Similar to WRKY, a bZIP family TFBS, HY5, was also over-represented 10 dai. Inextricably linked to photomorphogenesis, this TF is also known for its positive regulation of auxin signalling; a phytohormone which regulates defense response[47, 48]. Through interactions with HY1 and MYC2, HY5 is able to regulate photomorphogenesis, ABA and JA signaling[49, 50].

Much like MYC2, AtMYB2 is not only over-represented at 10 dai but also plays a role in ABA-signaling. Microarray analyses on Arabidopsis plants with 35S:AtMYC2/AtMYB2 over-expression constructs revealed induced expression of several ABA-regulated genes[51].

The GT (Trihelix) TF family member, GT-3b, was over-represented at 10 dai. Much is unknown about this TF family let alone GT-3b, however what is known is that many GT members, like HY5, regulate photomorphogenic signaling[52]. A recent study showed how GT-2a and GT-2b over-expression positively-regulates ABA-signaling[53]. Though an over-expressed GT-3b construct was not part of this recent study, translating findings from GT-2a and GT-2b over to GT-3b could reveal potentially novel insights into whether GT-3b plays a part in ABA and defense-signaling roles.

Strong relationship between degree of TFBS over-representation and IPF-rank

Due to the multi-dimensional nature of unstandardized TFBS ranks (Table4), dimensionality reduction was performed to facilitate rank visualization on a 2D coordinate plane. To carry-out such analysis, Principle Component Analysis (PCA) followed by bi-variate clustering was executed using the R library clusplot[54]. All 71 TFBSs were partitioned into 6 discrete clusters and labeled based on their respective IPF-standardized rank (Figure2). Interestingly, there appears to be a strong relationship between the magnitude of TFBS over-representation and IPF-standardized rank. This suggests that IPF-standardization is suitable for deducing magnitude of over-represented TFBSs.
https://static-content.springer.com/image/art%3A10.1186%2F1746-4811-9-12/MediaObjects/13007_2012_Article_234_Fig2_HTML.jpg
Figure 2

Clustering of over-represented TFBS. Performing dimensionality reduction on unstandardized TFBS ranks (Table4) reveals distinct clusters of over-representative TFBSs. Each point in this 2-D coordinate plane references a unique TFBS, labeled based on its IPF-rank. From these 6 clusters, there appears to be a strong relationship between magnitude of TFBS over-representation and TFBS IPF-rank. The first two clusters, for instance, encapsulate all WRKY genes, GT-3b and HY5: genes perceived during defense response. This suggests that IPF-standardized ranks can elucidate magnitude of TFBS over-representation.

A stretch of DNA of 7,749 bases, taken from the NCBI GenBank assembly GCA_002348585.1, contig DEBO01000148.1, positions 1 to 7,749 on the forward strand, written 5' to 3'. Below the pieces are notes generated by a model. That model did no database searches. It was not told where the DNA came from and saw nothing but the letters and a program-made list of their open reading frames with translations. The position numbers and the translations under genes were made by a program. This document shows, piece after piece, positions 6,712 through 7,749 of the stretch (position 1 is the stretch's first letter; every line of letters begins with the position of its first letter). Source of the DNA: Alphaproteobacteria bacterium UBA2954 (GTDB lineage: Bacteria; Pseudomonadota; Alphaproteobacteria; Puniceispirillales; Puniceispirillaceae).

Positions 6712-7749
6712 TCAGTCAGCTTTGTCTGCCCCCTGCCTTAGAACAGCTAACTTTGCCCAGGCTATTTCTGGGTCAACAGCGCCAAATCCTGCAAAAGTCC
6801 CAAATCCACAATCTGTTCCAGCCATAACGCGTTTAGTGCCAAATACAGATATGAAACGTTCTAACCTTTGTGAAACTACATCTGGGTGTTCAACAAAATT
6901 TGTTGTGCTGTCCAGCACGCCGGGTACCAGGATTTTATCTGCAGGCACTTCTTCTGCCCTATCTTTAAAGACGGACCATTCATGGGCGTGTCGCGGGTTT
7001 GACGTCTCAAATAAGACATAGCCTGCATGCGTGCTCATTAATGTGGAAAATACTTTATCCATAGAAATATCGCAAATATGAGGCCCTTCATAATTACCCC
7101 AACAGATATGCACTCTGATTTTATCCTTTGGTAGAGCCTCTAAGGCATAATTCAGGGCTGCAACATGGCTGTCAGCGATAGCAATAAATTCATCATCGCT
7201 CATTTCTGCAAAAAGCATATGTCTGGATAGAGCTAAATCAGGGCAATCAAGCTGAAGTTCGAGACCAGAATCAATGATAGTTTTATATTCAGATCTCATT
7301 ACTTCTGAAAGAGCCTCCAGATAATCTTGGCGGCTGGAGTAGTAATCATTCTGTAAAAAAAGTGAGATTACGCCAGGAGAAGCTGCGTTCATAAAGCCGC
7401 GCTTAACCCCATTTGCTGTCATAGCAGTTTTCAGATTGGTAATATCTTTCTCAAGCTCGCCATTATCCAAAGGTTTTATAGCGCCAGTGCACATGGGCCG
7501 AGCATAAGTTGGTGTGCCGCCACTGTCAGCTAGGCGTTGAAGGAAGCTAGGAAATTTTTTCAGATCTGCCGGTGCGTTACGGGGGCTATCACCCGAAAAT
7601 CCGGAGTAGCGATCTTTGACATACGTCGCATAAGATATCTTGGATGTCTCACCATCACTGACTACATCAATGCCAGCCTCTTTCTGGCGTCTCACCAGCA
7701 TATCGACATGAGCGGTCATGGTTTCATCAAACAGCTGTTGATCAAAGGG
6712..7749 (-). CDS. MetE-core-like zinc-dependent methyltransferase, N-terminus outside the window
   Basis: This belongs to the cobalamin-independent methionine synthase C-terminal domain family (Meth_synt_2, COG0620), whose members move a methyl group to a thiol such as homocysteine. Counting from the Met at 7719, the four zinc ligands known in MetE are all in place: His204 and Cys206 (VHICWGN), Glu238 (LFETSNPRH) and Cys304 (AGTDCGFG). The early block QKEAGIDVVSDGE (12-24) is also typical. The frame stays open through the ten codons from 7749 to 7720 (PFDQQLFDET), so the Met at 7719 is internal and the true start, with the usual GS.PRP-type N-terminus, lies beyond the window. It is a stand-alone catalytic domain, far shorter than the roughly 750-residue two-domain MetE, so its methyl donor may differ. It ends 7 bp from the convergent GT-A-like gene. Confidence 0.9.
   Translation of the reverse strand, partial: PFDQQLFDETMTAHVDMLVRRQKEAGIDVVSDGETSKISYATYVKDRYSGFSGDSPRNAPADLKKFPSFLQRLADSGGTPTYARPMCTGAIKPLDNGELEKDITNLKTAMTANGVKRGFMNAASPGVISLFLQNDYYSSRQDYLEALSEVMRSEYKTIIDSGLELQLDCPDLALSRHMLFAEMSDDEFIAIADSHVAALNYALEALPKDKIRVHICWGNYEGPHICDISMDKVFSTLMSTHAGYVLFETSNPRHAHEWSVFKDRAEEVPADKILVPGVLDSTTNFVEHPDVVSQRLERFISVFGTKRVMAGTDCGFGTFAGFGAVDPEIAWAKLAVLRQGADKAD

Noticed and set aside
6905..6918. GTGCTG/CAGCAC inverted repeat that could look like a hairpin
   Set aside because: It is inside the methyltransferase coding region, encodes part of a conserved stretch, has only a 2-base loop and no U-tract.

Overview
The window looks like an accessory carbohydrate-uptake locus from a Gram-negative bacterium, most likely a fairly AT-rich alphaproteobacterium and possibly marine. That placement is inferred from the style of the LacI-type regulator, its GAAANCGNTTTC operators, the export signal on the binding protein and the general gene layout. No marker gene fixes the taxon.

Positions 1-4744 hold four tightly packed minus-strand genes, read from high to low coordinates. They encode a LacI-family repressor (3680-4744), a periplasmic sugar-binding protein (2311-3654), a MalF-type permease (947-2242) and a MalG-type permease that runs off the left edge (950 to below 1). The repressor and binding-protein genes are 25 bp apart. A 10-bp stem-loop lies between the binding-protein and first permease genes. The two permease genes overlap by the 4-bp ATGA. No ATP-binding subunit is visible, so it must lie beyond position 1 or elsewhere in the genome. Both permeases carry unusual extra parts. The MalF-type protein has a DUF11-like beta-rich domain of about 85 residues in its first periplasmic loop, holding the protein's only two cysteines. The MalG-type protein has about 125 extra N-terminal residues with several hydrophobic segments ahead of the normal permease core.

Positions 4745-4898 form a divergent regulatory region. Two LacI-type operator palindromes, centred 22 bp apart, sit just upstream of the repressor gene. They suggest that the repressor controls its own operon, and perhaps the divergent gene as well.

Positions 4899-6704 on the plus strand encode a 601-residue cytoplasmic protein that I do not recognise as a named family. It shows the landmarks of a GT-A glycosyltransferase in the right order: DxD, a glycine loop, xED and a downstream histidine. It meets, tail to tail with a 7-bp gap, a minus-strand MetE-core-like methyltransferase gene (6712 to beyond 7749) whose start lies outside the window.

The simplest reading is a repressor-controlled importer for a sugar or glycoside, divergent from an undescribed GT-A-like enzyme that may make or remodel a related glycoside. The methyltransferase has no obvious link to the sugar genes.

Comparative software analysis

Several actively-used software tools and web-interfaces are available to quantify TFBS over-representation[14, 15, 18, 5557]. We classified such tools into two classes: software that deduce TFBS over-representation given either 1) one promoter-sequence set or 2) at least two promoter-sequence sets. Marina falls into this latter class and as does a popular software tool, F-MATCH[13]. Both tools require two FASTA files as input such that one file serves as a query sequence-set while the other a baseline control. Degree of over-representation is therefore deduced by statistically contrasting TFBS over-representation across these two groups.

Both software tools were compared using three independent sets of promoter-sequences of varying sizes. Each of these three analyses encompassed promoter-sequences of DEGs 10 dai from our prior soybean – soybean rust RNA-Seq study[36]. F-MATCH and Marina identify relatively the same number of over-represented TFBSs when promoter-sequence sets are 600 sequences in size (Table6). As these promoter sets increase in size, Marina maintains steady consistency as to identification of over-representated TFBSs, while F-MATCH failed to detect any over-represented TFBSs. We believe the reasoning behind why F-MATCH yields 0 over-represented TFBSs while Marina identified almost 50 TFBSs to be attributed towards usage of the binomial distribution by F-MATCH, which is known to be sensitive to large test sets. As far as output consistency between the two tools, our only comparison pertains to results obtained with 600 sequences sets. Given the 44 F-MATCH and 47 Marina over-represented TFBSs, 21 TFBSs were shared between the two result-sets. Unlike F-MATCH, we did not include TRANSFAC Professional PWMs in our analysis. We believe by introducing such PWMs, the number of shared TFBSs would certainly increase.